Reporting, disclosures, and greenwashing prevention

Reporting and disclosures based on the circular economy (and sustainability more broadly) are increasing, as consumers, governments, and businesses set higher expectations around the environmental impacts of production and consumption. In turn, this has also highlighted greenwashing issues.

  • The International Sustainability Standards Board (ISSB) issued its inaugural standards for sustainability-related disclosures in global capital markets in June 2023.[21]
  • In Europe, one of the actions of the Circular Economy Action Plan is a proposal for companies to substantiate their environmental claims using evidence.[22]


[1] Circular Economy Earth(external link) — Chatham House

[2] Regulating products, production, and consumption for a circular economy in Aotearoa New Zealand(external link) — Blumhardt, H. (2023). Victoria University of Wellington. 

[3] New Zealand Free Trade Agreements(external link) — New Zealand Foreign Affairs and Trade 

[4] Transitioning to a more circular economy (2023)(external link) — Australian Government, Department of Climate Change, Energy, and the Environment

[5] Historic day in the campaign to beat plastic pollution(external link) — United Nations Environment Programme

[6] Improving resource efficiency and the circularity of economies for a greener world(external link) — OECD Environment Policy Papers

[7] Circular Economy: From Commitments to Action(external link) — WRAP

[8] Lessons to be learnt from Māori business values(external link) — Sustainable Business Network

[9] Sustainable packaging targets in Australia(external link) — NZTE

[10] Green Claims Directive(external link) — European Commission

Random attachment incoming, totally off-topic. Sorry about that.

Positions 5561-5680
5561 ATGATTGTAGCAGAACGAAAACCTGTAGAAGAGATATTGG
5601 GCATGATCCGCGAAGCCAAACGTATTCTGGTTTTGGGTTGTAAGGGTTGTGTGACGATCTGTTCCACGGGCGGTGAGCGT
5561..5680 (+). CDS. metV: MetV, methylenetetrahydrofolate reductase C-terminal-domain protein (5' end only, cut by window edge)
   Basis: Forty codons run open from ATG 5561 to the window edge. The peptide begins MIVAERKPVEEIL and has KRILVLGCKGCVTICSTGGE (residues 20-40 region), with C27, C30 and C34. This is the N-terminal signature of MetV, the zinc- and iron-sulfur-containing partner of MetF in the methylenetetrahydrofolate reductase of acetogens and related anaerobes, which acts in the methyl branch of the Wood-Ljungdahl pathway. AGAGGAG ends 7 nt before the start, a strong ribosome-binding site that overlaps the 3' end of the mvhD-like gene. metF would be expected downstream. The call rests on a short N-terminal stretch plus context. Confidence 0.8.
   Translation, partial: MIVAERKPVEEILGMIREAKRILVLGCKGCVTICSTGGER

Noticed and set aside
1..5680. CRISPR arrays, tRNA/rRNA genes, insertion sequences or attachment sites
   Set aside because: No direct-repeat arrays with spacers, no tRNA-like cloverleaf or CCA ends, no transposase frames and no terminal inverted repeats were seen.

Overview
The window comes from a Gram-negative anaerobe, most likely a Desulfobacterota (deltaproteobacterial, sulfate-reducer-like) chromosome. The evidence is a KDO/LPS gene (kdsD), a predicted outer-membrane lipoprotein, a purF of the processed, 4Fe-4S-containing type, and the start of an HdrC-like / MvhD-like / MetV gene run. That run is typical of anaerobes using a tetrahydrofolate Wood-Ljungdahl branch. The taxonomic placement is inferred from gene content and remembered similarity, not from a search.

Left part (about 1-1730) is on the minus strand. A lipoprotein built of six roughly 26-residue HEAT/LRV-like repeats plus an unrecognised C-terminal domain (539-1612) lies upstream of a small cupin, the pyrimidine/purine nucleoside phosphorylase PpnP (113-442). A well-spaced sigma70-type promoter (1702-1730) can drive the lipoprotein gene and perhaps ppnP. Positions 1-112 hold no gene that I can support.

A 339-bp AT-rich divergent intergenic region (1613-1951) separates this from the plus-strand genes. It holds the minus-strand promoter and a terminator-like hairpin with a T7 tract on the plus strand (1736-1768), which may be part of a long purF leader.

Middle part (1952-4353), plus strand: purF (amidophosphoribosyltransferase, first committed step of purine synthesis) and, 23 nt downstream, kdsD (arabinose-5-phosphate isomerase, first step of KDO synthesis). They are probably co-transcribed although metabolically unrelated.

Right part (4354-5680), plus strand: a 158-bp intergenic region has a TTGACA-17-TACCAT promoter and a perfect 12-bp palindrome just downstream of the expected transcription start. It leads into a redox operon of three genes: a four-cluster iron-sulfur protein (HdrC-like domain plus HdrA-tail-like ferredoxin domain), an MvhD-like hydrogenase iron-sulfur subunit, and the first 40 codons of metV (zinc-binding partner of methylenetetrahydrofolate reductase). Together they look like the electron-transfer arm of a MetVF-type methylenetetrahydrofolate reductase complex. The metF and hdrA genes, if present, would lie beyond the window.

[11] Emerging and Future Platforms in New Zealand’s Bioeconomy — Coriolis

[12] Circular Economy Vision(external link) — Japan Ministry of Economy, Trade and Industry (METI)

[13] Circular Economy Action Plan (2023)(external link) — European Commission

[14] Indice de réparabilité(external link) — French Government - Indice Reparabilite

[15] link) 

[16] Study on remanufacturing and other VRPs in Canada(external link) — Canadian Minister of Environment and Climate Change

[17] Towards a Circular Economy: Implications for Emission Reduction and Environmental Sustainability(external link) — Business Strategy and the Environment 32, no. 4 (2023): 1951–65. 

[18] Nestlé welcomes Fonterra Scope 3 announcement(external link) — Nestlé

[19] The Circular Built Environment Playbook(external link) — World Green Building Council

[20] A practical guide to getting into circular economy(external link) — Association française de normalisation. (2020). 

[21] ISSB issues inaugural global sustainability disclosure standards(external link) — International Financial Reporting Standards (IFRS). (2023)

[22] Green Claims Directive(external link) — European Commission. (2023)